Claus Fasting

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Bust of Claus Fasting
Fastings Minde in Bergen

Claus Fasting (29 October 1746 – 25 December 1791) was a Norwegian playwright, literary critic, editor and civil servant. Among his literary works were the song Harmonisang (1769) and his journals Provinzialsamlinger (1791).[1]

Biography[edit]

Claus Frederik Fasting was born in Bergen, Norway. He was the only child of Fredrik Fasting (1718-69) who was vicar at Nykirken and his wife, Gerhardina von Güllich (1715-70). He studied at the University of Copenhagen where he received his philosophical and theological degree in 1766. In 1768 he returned to Bergen, where his father died the following year. In 1770, his mother died and he returned to Copenhagen.

In 1772, he co-founded The Norwegian Society (Norske Selskab), a literary society for Norwegian students in Copenhagen. He published the prize-winning play Hermine in 1772, a metrical tragedy and in 1773 he delivered the play as a participant in a competition announced by the Royal Danish Theatre. From 1773, he was co-editor of Kritisk Journal and from 1775-76 Kritisk Tilskuer delivering critical reviews to both magazines.[2][3]

In 1777, Fasting traveled home to Bergen, where he lived the rest of his life. During the years 1778-1781, he published a literary magazine called Provinzialblade. In 1783, he became an alderman and from 1787 he served as city manager in Bergen. He died in Bergen during 1791. His personal collection of books were first used as a local lending library. In 1826, by royal decree the book collection was transferred to Bergen Cathedral School. Today these volumes are preserved at the Library of the University of Bergen. Today a bust of Fasting, made by Ambrosia Tønnesen in 1924, stands outside Bergen Public Library.[4]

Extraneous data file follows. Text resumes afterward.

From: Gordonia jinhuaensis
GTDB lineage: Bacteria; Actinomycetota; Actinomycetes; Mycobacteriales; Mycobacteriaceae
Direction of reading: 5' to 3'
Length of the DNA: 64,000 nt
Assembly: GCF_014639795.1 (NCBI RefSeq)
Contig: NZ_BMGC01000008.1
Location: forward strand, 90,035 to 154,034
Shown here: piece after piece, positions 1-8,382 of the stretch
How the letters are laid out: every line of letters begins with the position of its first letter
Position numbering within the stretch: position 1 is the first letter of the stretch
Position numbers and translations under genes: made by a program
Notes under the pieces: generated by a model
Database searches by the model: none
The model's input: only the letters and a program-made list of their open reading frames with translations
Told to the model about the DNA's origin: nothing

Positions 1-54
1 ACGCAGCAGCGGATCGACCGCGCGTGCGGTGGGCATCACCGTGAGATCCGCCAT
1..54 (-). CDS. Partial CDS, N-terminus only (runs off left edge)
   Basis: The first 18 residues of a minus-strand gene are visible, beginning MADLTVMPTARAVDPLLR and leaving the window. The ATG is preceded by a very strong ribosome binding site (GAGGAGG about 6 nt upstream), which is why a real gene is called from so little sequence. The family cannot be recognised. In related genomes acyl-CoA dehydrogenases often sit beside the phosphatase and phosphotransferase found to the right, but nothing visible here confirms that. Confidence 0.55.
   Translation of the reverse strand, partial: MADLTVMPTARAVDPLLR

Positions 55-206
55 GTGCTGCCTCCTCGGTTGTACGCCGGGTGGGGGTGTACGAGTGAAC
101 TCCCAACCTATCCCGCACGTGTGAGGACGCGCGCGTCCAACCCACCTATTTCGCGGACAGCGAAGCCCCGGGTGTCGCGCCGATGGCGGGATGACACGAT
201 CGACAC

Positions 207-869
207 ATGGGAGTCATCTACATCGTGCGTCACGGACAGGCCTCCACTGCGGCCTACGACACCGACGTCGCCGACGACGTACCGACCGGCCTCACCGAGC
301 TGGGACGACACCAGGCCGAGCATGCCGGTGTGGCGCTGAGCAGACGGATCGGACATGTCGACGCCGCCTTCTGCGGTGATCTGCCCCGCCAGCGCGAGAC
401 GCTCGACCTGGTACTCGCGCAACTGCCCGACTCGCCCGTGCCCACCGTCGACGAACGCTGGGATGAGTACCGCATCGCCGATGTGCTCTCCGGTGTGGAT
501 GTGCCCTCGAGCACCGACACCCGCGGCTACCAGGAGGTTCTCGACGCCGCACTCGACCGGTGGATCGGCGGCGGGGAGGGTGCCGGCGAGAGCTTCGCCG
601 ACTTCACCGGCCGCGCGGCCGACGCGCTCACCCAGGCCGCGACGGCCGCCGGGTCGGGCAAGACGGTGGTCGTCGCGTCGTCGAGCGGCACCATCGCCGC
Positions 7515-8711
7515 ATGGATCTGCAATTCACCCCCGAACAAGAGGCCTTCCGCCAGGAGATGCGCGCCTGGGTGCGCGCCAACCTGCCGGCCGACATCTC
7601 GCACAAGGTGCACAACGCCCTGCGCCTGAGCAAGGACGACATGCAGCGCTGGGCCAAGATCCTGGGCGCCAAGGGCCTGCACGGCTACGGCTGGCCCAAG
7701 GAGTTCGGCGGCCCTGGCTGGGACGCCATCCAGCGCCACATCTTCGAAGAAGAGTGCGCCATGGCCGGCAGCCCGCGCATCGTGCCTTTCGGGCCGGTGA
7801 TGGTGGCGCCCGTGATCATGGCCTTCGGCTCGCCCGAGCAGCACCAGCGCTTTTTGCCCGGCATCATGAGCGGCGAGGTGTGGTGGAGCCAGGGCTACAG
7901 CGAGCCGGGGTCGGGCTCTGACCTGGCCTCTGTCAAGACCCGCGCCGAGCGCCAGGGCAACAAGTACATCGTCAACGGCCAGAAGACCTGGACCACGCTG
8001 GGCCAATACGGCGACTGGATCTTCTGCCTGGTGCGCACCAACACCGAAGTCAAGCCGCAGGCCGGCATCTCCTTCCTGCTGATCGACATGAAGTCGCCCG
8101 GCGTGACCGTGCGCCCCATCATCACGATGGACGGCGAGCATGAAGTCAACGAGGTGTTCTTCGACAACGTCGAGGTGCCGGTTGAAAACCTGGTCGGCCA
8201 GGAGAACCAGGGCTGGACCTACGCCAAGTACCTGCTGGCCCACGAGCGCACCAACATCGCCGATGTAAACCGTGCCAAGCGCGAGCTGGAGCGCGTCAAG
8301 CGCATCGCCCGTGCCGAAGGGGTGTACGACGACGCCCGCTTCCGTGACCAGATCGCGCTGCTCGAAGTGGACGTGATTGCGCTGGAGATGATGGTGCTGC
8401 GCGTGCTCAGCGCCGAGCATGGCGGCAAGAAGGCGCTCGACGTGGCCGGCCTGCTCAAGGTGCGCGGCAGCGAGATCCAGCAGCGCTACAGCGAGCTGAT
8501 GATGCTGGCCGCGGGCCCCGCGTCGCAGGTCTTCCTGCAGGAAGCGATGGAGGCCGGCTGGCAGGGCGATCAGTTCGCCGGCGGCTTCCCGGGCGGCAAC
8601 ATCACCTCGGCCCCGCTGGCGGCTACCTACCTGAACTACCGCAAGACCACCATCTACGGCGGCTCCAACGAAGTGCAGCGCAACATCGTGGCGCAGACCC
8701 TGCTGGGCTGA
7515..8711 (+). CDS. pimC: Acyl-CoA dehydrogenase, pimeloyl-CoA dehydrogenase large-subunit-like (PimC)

Fasting Minde[edit]

Towards the end of the 1780s, Claus Fasting developed a manor house. It was situated in the neighborhood of Møhlenpris on land previously developed by his great-grandfather Jørgen Thormøhlen (c. 1640 – 1708), a successful merchant and industrialist. After the death of Fasting, the property had various owners and was once used as the Bergen mental hospital. Since 1968, the manor has belonged to the University of Bergen.[5] [6][7]

References[edit]

  1. ^ "Claus Fasting's journals". The University of Oslo. February 25, 2013. Retrieved July 15, 2016. 
  2. ^ Godal, Anne Marit (ed.). "Claus Fasting – norsk journalist". Store norske leksikon (in Norwegian). Oslo: Norsk nettleksikon. Retrieved 8 February 2013. 
  3. ^ "Claus Fasting". Den Store Danske. Retrieved July 15, 2016. 
  4. ^ Fossen, Anders Bjarne. "Claus Fasting". In Helle, Knut. Norsk biografisk leksikon (in Norwegian). Oslo: Kunnskapsforlaget. Retrieved 8 February 2013. 
  5. ^ "Fastings Minde". Bergen byleksikon. Retrieved July 15, 2016. 
  6. ^ Anders Bjarne Fossen. "Jørgen Thormøhlen". Norsk biografisk leksikon. Retrieved July 15, 2016. 
  7. ^ "Møhlenpris". kunsthistorie. Retrieved July 15, 2016.